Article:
Quantcast

Dawn Of The Dead – Collector’s Edition (Blu-ray Review)

When it comes to the early and mid-2000s, the trends in horror were all about remakes, leaning on J-horror (Remakes of Japanese horror films) and older classics. One of the big reasons the trend kept going for so long (Still around today) the film we have here; Zack Snyder’s redo of George Romero’s Dawn of the Dead.  Crazy enough, that film was thirteen years ago. Its been out on Blu-ray in just that one version since Blu-ray came out. Now, its time to give it an update, upgrade and make-over. And who better than Scream Factory to upgrade with some new interviews and both cuts of the film. As far as double dipping, c’mon its been thirteen years and most of you probably got it for under ten bucks when you did. My only gripe is that its this one getting an upgrade and not the original. But that’s not on Scream. Their new edition will be available to you to come home to after a good night of Trick or Treating on Halloween!

Film 

When her young daughter is turned into a zombie and attacks her father, Ana just manages to escape, only to realize her entire Milwaukee neighborhood has been overrun by the walking dead. After being questioned by cautious policeman Kenneth, Ana joins him and a small group that gravitates to the local shopping mall as a bastion of safety. Once they convince suspicious security guards that they are not contaminated, the group bands together to fight the undead hordes.

Following on the heels of the zombie rebirth with 28 Days Later (Eff off, you know it counts), Snyder’s take on Dawn of the Dead took the genre and modernized it even further, becoming quite the hit and becoming a breakout success for both he and writer James Gunn.  It was sacrilege to remake the George Romero classic, but damnit, they were going to do it anyway. And what they came out with created a fanbase of its own. Many different loads of them, those who were newbies and just hadn’t seen anything like it, the hardcore fans who realized both could exist, and then ones who found it better than the original.

What helps this film right from the start is a big time correct decision by James Gunn. He only uses the premise of the original, but writes a completely original movie and uses completely original characters around it. This approach should be used to most remakes as its really allows one to see it as its own with very little comparison. Gunn and Synder’s film is moreso a knock off of Dawn of the Dead as it is a remake. The studio wants the IP, of course, but this could be called Mall Of The Dead and people probably would’ve been less apprehensive of the whole “remake” thing. But once they saw it, I’m sure those worries went away. Yes, I know, there a probably still haters out there. Good fore you, hope you’ve found something you do enjoy.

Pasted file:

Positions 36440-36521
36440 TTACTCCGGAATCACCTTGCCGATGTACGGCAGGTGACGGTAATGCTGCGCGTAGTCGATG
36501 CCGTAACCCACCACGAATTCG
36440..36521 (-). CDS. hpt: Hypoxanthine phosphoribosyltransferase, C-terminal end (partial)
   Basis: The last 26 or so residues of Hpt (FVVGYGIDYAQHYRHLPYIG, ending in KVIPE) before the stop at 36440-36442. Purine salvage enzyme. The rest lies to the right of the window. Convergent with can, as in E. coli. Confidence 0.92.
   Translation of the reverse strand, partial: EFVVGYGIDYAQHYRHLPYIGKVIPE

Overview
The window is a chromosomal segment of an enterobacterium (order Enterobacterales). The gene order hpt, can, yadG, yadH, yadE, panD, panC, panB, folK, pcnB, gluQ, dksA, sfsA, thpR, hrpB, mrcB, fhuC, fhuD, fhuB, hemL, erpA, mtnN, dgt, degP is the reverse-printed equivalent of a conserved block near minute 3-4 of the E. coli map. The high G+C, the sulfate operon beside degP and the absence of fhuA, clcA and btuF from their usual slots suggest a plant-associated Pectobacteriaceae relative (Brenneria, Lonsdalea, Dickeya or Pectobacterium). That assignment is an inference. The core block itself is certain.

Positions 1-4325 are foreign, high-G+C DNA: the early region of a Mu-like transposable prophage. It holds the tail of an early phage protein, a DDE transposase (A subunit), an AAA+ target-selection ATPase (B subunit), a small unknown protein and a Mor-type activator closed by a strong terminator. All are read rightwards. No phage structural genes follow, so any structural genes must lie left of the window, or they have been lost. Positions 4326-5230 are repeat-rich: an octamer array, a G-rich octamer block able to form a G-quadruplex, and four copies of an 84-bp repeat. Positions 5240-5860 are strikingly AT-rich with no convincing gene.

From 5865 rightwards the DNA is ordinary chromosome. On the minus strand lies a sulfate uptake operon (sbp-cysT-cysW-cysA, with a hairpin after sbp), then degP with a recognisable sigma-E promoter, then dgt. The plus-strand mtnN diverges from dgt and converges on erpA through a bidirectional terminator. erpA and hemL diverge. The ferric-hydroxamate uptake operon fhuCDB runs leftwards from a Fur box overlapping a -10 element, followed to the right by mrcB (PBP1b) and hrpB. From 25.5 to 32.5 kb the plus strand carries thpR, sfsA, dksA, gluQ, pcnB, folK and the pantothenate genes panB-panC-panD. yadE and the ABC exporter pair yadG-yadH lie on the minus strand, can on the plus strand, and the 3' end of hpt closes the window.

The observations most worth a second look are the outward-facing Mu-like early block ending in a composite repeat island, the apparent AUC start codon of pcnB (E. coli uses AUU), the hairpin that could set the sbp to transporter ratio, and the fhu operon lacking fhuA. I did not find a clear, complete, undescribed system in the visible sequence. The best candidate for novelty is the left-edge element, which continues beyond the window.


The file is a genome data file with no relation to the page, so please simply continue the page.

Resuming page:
This film is high octane and action packed. Snyder’s film may look slick, but its dirty, ugly and pulse poundingly intense from start to finish. Its as much of an action film as it is a horror one.  Snyder show’s he’s very stylish and instense and isn’t afraid to go to crazy, unpredictable places. Your heart will be racing throughout this movie. And the opening sequence with Sarah Polley attacked in her home, leading to a vehicluar escape with videogame-like angles to shoot it, is an ALL-TIME great prologue no matter what genre.

I still prefer the original Dawn of the Dead. For me, I’ve been with that movie since I was a kid, but I can wholeheartedly tell you that Snyder’s film is a great companion and modern update and really…its own thing. This is the easiest “They can both exist. You can love both” situations in film history. This one also has a great cast, especially Ty Burrell stealing scenes right and left. My one sour point is that Sarah Polley didn’t take off and become a huge acting star after this. But, she has become an important director and that may matter more when all is said and done. Anywho, Zack Snyder’s Dawn of the Dead rocks, and was the Friday the 13th to 28 Days Later’s Halloween in terms of resurrecting the zombie genre. A genre that is still kicking today after being 6 feet under for a little over a decade.

Video 

Encoding: MPEG-4 AVC

Resolution: 1080p

Aspect Ratio: 2.35:1

Layers: BD-50

Clarity/Detail: Scream Factory’s new edition boasts a new HD master derived from the digital intermediate archival negative for the theatrical cut, and that transfer is then mixed with HD inserts for the unrated material for the Unrated Version of the film. This also takes the encoding from the old VC-1 to MPEG-4 AVC. I’m sure this is going to come with debate among fans, but I was overall pretty happy with this picture. It appears to be a bit crisper and cleaner looking to my eyes with a little more detail available. There is a different filtering with the imagine in place and that’s very obvious. But where the previous one looks a little smoother, this one to my eyes looks a little more textured.

Depth:  Some solid depth here. Movements are smooth with minimal blurring and jittering when hyper movements or motions occur.

Black Levels: Blacks are really deep and consuming, detail is lost in many sequences on a uniform, clothing, surfaces and the like. There were some instances of light crushing in certain spots as well.

Color Reproduction: This movie has a greenish filter on it that comes off looking yellow at times. Its part of trying to make this thing look really slick. Its a washed out image, but blood red still looks pretty rich on it and Lindy Booth’s hair is very nice.. Blues come off look good.